Someone recently asked the question “What do I need to optimise? My whole blog, the pages of my blog, or my blog posts?”
Ever at your service, I will explain what the difference is between these three, from a Search Engine Optimisation perspective. First, an important note!
SEO and the difference between website and blog structure
SEO for websites relies most heavily on optimising static pages. That’s because a website typically has a hierarchical structure like this:
However, a blog relies most heavily on lots and lots of individual optimised posts that contribute to great SEO. That’s because a blog has a flat structure like this:
So, where should you start?
1. Optimising your blog Home Page (that’s your whole blog!)
Your blog homepage should be optimised for the single biggest words in the keyword strategy that you recently developed!
Once you have done this, then all that meaningful, helpful or in other ways valuable content, you publish in your posts will add SEO power to your blog homepage. Then, you will start to rank high on the top line keywords you chose for your blog.
Optimise for your most top-level umbrella term(s). Don’t be shy: aim for the highest!
My business partner Steve Seager is strategy & comms director at we do communications. His blog is optimised for ‘strategy and communications’. It will take quite some time for him to get a decent ranking for those terms. However, Steve will be blogging frequently on topics that all fall under these umbrella terms. At some point it is not unlikely that he will start getting rankings on the combination of both terms (or eventually even on either one of the terms).
- Domain name
- Site title tag
- Site meta description
- Site categories
Steve has his own name in the root domain; www.steveseager.com. Keywords in the root domain have great SEO power. So, only two days after launch the blog was on Google page 1 for the term ‘Steve Seager’.
The site title tag is ‘strategy and communications on the social web’. The blog is already on Google page 1 on that exact key phrase. But it will take some time for the blog to get those results for the individual keywords ‘strategy’ or ‘communications’ or a combination of those two.
The meta description of Steve’s blog is “helping PRs, communicators and business leaders make the best of the social web’. The meta description is the little description that is shown in Google search results right below the title of the search results (which is the title tag). The meta description serves as a call to action, to increase the chance of people clicking on the search result.
The image below shows how the root domain, title tag and meta description appear in Google search results:
Lastly: categories. Categories are a great way for Google as well as users to get a feel of how you sliced and diced your blog’s value proposition. In terms of keywords, your categories give context to the umbrella terms you’ve used in your site level title tag.
Steve could for instance be talking about ‘strategy & communications’ on an academic level. The way Steve structured his categories (PR 2.0, Business strategy, Marketing, etc) are a great way to tell Google and his visitors that he is talking about strategy & communications on the social web for businesses.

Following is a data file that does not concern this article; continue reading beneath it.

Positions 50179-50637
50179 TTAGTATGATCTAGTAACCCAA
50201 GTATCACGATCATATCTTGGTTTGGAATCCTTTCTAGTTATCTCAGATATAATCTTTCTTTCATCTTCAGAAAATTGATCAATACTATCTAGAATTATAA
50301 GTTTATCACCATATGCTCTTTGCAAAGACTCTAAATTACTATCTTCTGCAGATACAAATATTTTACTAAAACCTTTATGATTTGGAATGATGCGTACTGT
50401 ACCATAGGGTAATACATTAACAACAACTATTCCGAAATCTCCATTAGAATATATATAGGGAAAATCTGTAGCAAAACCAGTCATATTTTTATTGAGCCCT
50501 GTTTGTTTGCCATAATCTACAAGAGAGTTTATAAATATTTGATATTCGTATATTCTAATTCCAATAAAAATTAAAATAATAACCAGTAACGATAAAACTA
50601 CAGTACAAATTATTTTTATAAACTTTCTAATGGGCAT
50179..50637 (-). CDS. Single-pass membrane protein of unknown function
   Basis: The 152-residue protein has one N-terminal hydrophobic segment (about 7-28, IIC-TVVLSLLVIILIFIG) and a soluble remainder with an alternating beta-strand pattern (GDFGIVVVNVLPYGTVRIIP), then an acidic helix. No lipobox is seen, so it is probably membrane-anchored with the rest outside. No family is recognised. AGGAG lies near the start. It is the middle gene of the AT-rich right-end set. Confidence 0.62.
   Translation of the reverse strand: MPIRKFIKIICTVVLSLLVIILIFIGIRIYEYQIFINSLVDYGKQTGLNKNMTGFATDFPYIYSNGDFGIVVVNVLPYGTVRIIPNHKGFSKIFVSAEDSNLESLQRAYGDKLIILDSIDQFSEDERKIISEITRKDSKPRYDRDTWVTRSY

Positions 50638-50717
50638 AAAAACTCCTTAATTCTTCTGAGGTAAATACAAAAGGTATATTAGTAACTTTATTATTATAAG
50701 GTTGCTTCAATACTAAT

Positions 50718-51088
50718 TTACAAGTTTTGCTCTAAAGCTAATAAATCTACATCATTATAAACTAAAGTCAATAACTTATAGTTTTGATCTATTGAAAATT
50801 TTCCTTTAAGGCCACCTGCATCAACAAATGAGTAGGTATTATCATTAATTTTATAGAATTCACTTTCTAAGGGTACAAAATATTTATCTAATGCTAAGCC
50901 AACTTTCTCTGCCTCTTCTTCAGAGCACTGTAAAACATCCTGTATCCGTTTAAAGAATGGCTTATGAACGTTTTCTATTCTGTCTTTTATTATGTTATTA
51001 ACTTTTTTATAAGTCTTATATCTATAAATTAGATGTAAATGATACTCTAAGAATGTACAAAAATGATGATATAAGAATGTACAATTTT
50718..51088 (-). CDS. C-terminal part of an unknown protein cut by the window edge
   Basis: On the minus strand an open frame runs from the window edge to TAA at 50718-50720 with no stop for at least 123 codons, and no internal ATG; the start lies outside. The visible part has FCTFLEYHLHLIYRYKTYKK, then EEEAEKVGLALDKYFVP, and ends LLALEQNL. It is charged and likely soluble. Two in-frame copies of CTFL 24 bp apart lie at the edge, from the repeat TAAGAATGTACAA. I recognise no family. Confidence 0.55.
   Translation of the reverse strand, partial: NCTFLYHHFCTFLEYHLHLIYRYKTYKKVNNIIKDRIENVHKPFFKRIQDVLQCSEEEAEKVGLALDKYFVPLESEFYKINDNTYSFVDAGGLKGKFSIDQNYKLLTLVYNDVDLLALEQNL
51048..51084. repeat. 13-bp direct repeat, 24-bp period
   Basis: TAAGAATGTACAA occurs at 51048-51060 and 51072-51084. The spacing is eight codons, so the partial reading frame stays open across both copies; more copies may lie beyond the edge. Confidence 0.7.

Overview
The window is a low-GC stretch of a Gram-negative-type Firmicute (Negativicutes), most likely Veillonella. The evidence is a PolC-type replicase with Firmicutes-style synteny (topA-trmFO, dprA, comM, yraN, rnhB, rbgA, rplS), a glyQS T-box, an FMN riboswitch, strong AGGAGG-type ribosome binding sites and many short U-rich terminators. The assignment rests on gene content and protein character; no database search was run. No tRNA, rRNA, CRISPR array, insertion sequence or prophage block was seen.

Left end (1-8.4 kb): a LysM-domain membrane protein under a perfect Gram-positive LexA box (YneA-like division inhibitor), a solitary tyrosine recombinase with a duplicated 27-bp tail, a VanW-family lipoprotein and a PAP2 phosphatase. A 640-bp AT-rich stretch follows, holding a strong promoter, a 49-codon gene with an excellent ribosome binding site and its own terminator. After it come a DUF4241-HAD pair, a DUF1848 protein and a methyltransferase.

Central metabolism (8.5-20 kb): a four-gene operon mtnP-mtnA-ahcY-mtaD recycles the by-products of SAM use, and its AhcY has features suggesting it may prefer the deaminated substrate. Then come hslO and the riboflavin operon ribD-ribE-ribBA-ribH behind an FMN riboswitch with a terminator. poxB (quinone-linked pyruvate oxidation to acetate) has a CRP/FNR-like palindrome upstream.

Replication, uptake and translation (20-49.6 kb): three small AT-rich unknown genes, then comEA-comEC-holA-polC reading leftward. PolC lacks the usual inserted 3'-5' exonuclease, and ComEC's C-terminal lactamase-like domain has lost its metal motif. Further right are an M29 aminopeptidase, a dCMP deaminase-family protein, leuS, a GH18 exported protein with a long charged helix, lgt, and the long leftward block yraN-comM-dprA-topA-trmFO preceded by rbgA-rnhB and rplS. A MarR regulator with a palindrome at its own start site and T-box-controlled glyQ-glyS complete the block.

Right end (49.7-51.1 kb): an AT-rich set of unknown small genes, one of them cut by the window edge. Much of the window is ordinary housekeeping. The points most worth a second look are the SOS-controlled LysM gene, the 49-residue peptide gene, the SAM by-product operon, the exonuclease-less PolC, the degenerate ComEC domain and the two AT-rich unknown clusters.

2. Optimising the Pages of your blog
Use the Pages in your blog to back up and support your blog’s top line value proposition.
- Keywords in URLs
- Pages title tags
- Page meta description
I’ll stick with Steve’s blog as an example. His top line value proposition is ‘strategy & communications for the social web’. His blog has 5 pages with great copy that back up his story: ‘About me’, ‘Strategy’, ‘Communications’, ‘Explorations’ and of course ‘Contact’
The ‘About me’ page positions Steve and gives him the credibility that enables him to talk about the subject matter. The pages ‘Strategy’ and ‘Communications’ are there to directly back up the top line value proposition of the blog. (In addition they address two different personas: business leaders and communicators.) The way Steve talks about Strategy and Communications – plus the added ‘Explorations’ page – help with positioning the ‘social web’ aspect.
All the pages have keywords in the URL, title tag and custom written meta descriptions. The ‘Contact’ page with links to all Steve’s social media channels tell users and search engines that he is a real person. Not a company – or worse – a bot!
3. Optimising your individual blog posts
In a blog, it’s all about the individual blog posts. These are the little fellows you want people to find in search engines. So, for every blog post you can develop a little mini strategy. My best strategic SEO advise for creating blog posts is: write your blog posts to add value to specific people and provide answers to the specific questions they have.
Summary: SEO for Blog Home Page, Pages & Posts
- You optimise your blog’s home page for your most top level umbrella terms. Over time your blog’s home page can start ranking high as well. But it will take quite a bit of publishing to get you there
- You use the Pages of your blog to back up your blog’s top line value proposition
- With a blog the focus of your search engines optimisation efforts should be on individual blog posts. These are the pieces of content you want to be found in search engines, shared in social media, linked to by other bloggers.
I hope this clears up the SEO differences and relationship between your blog’s home page, other pages and blog posts!